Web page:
In this blog post, I’ll take a look at the performance of the Samsung 960 Pro SSD NVME.
First, I know the Samsung 960 Pro is a consumer SSD NVME drive, not intended for sustained data center workloads. But the AnandTech review looked good enough that I decided to take it for a test spin to see if it would work well with MySQL benchmarks.
Before that, I decided to do a simple sysbench file IO test to see how the drives handled sustained workloads, and if it would start acting up.
My expectation for a consumer SSD drive is that its write consistency will suffer. Many of those drives can sustain high bursts for short periods of time but have to slow down to keep up with write leveling (and other internal activities SSDs must to do). This is not what I saw, however.
I did a benchmark on E5-2630L V3, 64GB RAM Ubuntu 16.04 LTS, XFS Filesystem, Samsung 960 Pro 512GB (FW:1B6QCXP7):
sysbench --num-threads=64 --max-time=86400 --max-requests=0 --test=fileio --file-num=1 --file-total-size=260G --file-io-mode=async --file-extra-flags=direct --file-test-mode=rndrd run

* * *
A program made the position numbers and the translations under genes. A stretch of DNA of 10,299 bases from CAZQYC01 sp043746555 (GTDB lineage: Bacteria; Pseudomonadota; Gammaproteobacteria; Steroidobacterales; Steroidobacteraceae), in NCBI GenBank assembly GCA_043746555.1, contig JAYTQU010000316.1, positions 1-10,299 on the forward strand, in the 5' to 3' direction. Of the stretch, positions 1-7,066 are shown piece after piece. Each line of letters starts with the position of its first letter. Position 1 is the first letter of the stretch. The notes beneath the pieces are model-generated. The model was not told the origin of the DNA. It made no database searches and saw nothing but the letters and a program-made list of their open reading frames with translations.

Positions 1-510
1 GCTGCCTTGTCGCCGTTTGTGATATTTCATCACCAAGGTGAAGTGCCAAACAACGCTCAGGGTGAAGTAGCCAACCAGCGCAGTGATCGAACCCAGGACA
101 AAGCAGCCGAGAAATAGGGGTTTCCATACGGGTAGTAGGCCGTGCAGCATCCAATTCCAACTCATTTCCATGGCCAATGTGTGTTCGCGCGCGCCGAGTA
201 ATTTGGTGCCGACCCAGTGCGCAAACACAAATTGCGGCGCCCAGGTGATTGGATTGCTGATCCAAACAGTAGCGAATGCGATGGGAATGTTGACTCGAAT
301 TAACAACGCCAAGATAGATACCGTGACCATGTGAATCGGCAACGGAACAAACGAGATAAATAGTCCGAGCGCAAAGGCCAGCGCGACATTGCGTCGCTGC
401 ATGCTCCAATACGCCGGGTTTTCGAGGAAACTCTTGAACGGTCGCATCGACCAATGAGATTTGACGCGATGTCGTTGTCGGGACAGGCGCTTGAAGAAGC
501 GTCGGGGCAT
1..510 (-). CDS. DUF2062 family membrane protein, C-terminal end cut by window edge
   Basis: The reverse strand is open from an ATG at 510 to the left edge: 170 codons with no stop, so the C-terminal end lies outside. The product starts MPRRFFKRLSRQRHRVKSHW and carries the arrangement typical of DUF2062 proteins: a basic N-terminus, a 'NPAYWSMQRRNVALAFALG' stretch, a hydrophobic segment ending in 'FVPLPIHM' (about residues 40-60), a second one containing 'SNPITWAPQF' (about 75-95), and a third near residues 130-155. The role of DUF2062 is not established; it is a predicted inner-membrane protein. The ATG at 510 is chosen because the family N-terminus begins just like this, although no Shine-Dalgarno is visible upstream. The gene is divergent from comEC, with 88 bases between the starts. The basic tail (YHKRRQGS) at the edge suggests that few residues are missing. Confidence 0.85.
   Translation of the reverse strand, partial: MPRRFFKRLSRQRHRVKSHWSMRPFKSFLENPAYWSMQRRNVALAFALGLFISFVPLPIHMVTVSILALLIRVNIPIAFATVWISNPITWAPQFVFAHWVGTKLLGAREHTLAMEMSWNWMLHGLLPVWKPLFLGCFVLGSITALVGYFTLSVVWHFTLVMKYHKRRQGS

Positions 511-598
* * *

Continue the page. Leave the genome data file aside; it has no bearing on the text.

Note: I used asynchronous direct IO to keep it close to how MySQL (InnoDB) submits IO requests.
This is what the “Read Throughput” graph looks in Percona Monitoring and Management (PMM):
As you can see, in addition to some reasonable ebbs and flows we have some major dips from about 1.5GB/sec of random reads to around 800MB/sec. This almost halves the performance. We can clearly see two of those dips, with the third one starting when the test ended.
What is really interesting is that as I did a read-write test, it performed much more uniformly:
sysbench --num-threads=64 --max-time=86400 --max-requests=0 --test=fileio --file-num=1 --file-total-size=260G --file-io-mode=async --file-extra-flags=direct --file-test-mode=rndrw run
Any ideas on what the cause of such strange periodic IO performance regression for reads could be?
This does not look like overheating throttling. It is much too regular for that (and I checked the temperature – is wasn’t any different during this performance regression).
One theory I have is “read disturb management”: could the SSD need to rewrite the data after so many reads? By my calculations, every cell is read some 166 times during the eight hours between those gaps. This doesn’t sound like a lot.
What are your thoughts?